The final straw was the morning I had pumped and pumped for 40 minutes and gotten less than an ounce.  While cleaning my pump, I accidentally spilled my milk.  And oh did I cry over spilled milk.  I had a full blown hysterical collapse.  My milk was more precious than gold to me at that point.  I was working so hard to produce even the slightest drops for my pre-mature infants...and now it was just a tiny whitish puddle on my kitchen floor.

As I was sitting on the floor sobbing and wiping my eyes, I knew.  My phone calls to my cousin weren't about looking for advice.  They were about looking for permission.  Asking permission from someone I knew to be a good mom that it was okay to quit.  I wanted to quit.

So I did.

I called the hospital and arranged for them to come get my rented hospital grade pump.

Then I called my husband and asked him to bring me home a bottle of wine.

Thing 1 and Thing 2 were 8 weeks old.

And guess what?  They didn't didn't die.  Niether did my friend's who chose not to try.  They aren't dumber, fatter, sicker, slower, or uglier than my breast fed friends' kids.  In fact, all three of the kids are incredibly bright, healthy, perfect size for their ages, and good-looking four year olds.  And we are both great moms, if I may say so myself.  We both make the best choices possible for our kids.  We put our childrens' health and happiness first.

I wonder if all of the breast-feeding propaganda bothers her like it does me.  Maybe I'm overly sensitive because I did try so hard and still failed.  To me, even four years later, it still feels like having salt rubbed over my wounds.  Like I'm being judged by people who don't even know me or my story.  Like I'm being marked as a bad mom by some imaginary Scarlett F.

It's funny, because I don't feel this way about my c-section.  Not in the least.  Would I have preferred a traditional delivery?  Sure.  But once my doctor said the c-section would be best having twins, I trusted her, accepted it, and moved on.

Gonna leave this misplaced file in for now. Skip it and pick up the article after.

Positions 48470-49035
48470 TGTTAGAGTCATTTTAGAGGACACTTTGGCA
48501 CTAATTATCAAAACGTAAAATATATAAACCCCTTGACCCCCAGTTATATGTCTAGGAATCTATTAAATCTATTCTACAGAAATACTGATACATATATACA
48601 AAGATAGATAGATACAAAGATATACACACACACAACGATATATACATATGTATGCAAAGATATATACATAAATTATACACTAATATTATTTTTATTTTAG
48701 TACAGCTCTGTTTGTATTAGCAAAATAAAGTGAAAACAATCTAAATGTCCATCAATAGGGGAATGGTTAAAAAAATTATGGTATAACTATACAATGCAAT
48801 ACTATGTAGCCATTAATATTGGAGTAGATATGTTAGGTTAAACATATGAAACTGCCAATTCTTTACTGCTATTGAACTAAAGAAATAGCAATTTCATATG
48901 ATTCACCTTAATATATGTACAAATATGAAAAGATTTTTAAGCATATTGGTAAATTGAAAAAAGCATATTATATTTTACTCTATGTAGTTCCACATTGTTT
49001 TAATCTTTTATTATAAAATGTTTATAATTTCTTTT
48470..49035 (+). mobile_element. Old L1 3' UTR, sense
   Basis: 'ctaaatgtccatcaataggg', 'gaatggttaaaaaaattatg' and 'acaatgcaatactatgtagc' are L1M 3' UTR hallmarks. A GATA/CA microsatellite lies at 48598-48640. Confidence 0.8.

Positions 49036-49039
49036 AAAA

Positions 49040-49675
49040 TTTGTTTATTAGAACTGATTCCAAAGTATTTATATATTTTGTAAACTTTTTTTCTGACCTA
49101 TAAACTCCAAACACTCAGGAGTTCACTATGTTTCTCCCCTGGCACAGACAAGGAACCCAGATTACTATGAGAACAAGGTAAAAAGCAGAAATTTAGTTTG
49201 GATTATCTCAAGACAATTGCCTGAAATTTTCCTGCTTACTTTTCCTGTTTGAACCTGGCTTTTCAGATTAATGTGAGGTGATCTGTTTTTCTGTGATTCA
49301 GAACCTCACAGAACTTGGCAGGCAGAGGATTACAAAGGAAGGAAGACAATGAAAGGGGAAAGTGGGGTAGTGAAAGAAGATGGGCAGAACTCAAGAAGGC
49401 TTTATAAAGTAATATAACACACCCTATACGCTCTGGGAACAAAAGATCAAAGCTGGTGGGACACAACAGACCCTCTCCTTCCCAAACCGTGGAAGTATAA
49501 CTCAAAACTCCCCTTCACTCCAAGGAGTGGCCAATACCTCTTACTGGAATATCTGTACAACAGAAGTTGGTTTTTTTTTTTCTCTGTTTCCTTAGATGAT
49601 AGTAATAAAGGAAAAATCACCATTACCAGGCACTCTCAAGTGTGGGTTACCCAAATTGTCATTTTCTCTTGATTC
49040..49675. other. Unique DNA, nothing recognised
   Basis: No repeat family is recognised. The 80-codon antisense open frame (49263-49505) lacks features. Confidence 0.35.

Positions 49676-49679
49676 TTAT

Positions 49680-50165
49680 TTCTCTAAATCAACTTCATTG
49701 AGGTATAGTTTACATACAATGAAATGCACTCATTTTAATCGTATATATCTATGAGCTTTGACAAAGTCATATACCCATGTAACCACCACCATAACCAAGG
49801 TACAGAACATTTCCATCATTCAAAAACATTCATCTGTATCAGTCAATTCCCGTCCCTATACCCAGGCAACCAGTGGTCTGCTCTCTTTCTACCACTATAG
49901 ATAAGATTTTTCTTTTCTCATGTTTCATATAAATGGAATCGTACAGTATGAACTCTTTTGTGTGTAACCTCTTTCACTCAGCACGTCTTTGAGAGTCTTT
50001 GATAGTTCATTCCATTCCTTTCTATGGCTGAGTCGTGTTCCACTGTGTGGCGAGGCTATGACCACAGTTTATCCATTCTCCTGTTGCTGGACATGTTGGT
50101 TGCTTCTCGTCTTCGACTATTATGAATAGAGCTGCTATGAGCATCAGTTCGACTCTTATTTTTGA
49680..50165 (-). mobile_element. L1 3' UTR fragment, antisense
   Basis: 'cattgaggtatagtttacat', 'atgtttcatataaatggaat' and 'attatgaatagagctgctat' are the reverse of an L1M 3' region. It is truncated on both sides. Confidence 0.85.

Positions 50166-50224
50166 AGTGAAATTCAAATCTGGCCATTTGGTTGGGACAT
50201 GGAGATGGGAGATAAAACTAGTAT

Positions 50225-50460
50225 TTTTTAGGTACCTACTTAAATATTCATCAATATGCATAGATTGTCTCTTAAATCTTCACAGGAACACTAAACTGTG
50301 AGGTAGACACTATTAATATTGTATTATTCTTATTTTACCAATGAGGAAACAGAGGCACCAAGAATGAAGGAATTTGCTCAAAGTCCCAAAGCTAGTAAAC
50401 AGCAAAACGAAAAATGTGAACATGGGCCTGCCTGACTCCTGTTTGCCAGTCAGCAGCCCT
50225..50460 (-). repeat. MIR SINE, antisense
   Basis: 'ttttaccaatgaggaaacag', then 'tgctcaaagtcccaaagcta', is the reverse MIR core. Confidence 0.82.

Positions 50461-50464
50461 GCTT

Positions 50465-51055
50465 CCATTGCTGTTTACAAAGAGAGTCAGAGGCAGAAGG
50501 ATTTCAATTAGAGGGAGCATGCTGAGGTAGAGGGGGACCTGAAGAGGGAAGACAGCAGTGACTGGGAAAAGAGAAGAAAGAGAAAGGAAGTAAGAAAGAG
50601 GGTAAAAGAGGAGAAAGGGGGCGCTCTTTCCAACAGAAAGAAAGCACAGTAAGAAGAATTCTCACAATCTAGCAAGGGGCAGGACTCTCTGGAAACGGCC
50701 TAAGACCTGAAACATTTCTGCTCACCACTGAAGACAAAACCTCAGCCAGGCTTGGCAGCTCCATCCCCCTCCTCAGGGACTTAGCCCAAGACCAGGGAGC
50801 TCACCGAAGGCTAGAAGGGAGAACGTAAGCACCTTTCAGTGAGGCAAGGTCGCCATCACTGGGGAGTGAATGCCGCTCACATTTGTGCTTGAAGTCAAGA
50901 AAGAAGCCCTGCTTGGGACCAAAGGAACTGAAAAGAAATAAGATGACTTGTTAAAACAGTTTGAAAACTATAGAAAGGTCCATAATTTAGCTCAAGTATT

I don't know if it's because the c-sections vs. vaginal delivery rhetoric isn't as prevalent, or if I just don't notice it because I've never had one ounce of remorse, regret, or guilt, like I have known some other c-section mothers to have.  My babies needed to be born, and my doctor and I made an educated decision on the safest way to bring them into the world.  End of story.

Maybe it's because I feel like with my c-section I was in control.  I made the ultimate decision.  Where with the breast feeding, it seems like the decision was made for me (by my body).

So if you are a breast-feeding mommy.  Good for you!  I hope you feel lucky and blessed that you are being honored with the ability to provide and bond with your baby this way.  And if you are a struggling breast-feeding mommy, know that you have to follow your heart.  Maybe the answer is to stick with it and it will get better, but if you need to stop, it will be okay too.  I promise there are many more factors to having great kids than whether or not you breast feed.  And if you chose not to breast feed, while I may not understand it, I can respect that it is your choice.  And I'm sure your children will turn out great too.  'Cause like Superman always says "Some of my favorite people in the world were formula fed babies."  (That would be him and me. :)